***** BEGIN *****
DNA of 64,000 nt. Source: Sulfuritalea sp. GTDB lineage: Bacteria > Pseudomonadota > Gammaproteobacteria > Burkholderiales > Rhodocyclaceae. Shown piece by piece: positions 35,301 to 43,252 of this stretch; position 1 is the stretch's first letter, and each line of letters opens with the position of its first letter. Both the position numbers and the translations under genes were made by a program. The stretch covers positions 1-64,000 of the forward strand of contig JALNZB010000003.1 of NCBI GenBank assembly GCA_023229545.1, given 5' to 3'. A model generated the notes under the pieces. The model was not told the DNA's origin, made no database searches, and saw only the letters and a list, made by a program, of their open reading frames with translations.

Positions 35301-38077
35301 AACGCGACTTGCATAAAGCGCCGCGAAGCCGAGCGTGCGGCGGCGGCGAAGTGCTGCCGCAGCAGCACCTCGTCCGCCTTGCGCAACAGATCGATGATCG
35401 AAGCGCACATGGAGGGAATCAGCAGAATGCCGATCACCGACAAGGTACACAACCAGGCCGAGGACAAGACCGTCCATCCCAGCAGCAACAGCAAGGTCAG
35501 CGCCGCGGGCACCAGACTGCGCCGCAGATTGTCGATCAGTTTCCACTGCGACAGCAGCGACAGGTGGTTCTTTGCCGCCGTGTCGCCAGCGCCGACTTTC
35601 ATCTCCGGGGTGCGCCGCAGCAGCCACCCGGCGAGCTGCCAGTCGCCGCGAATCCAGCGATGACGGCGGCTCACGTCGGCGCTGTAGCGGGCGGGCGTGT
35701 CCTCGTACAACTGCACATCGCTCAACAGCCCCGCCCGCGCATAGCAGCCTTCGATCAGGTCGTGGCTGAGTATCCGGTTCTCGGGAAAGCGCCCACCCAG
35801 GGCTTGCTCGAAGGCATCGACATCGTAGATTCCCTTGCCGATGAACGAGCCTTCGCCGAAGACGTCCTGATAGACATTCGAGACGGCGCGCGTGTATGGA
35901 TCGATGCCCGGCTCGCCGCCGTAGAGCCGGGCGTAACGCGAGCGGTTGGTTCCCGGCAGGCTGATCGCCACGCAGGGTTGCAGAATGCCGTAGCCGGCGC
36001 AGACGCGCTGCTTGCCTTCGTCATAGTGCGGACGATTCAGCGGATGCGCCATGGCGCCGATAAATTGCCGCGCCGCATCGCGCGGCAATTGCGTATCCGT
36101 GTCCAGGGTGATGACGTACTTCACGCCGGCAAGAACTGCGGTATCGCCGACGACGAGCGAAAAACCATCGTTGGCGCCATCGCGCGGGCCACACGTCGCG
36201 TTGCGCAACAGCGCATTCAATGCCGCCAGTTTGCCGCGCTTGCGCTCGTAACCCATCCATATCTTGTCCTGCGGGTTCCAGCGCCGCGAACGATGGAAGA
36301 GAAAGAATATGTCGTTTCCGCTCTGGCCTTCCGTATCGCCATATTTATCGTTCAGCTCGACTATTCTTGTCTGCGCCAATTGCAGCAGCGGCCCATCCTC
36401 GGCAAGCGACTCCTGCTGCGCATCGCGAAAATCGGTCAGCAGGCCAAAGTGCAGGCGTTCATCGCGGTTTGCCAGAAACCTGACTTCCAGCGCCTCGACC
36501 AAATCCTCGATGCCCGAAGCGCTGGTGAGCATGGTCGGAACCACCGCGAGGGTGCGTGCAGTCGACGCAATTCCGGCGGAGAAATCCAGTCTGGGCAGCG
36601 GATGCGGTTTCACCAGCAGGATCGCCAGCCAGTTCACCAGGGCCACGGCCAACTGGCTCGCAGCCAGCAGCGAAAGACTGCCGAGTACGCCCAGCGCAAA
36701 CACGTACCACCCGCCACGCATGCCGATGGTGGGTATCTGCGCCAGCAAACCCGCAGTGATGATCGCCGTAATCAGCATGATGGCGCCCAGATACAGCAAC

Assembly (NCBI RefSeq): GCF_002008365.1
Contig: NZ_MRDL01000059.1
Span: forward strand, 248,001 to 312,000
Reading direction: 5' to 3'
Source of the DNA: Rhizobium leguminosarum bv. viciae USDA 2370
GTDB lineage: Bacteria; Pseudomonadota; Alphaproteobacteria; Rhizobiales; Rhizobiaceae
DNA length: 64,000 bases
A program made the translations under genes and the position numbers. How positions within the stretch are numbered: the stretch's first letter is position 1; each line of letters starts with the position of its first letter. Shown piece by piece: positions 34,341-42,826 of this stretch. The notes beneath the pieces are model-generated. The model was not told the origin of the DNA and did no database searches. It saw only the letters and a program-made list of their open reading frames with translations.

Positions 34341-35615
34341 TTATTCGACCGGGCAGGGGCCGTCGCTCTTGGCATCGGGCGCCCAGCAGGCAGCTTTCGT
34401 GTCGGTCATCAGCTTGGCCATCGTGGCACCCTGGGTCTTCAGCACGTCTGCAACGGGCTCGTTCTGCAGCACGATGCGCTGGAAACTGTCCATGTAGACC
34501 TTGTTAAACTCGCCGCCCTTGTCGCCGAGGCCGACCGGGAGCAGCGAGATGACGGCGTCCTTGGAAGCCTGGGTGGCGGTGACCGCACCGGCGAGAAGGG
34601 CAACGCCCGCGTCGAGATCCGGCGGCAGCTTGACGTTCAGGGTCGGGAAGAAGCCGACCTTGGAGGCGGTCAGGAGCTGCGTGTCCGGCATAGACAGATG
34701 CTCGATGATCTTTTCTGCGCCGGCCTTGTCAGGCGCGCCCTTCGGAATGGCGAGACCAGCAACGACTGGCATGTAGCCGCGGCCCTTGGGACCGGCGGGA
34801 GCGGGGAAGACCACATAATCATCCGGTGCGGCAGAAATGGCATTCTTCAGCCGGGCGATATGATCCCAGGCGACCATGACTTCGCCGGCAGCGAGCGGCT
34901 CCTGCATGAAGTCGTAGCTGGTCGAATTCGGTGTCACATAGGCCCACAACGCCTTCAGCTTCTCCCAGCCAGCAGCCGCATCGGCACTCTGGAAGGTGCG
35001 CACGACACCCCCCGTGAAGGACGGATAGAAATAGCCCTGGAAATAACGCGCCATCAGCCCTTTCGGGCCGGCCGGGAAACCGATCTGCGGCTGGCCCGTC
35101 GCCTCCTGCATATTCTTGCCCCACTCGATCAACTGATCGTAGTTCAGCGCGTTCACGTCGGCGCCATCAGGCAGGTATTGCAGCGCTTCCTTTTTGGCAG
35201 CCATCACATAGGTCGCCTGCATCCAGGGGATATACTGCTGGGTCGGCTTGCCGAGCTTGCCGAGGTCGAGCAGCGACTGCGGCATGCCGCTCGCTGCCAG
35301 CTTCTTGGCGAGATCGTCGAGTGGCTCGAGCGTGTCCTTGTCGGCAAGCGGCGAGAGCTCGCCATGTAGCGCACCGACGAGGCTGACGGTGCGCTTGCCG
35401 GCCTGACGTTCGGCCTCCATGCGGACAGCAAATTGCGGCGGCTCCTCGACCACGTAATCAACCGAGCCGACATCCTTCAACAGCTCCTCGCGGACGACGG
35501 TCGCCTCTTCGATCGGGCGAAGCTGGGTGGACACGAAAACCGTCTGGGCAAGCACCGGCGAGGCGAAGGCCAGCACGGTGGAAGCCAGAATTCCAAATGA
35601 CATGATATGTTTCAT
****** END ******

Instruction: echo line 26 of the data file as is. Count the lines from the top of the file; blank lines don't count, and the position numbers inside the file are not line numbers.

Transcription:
Positions 34341-35615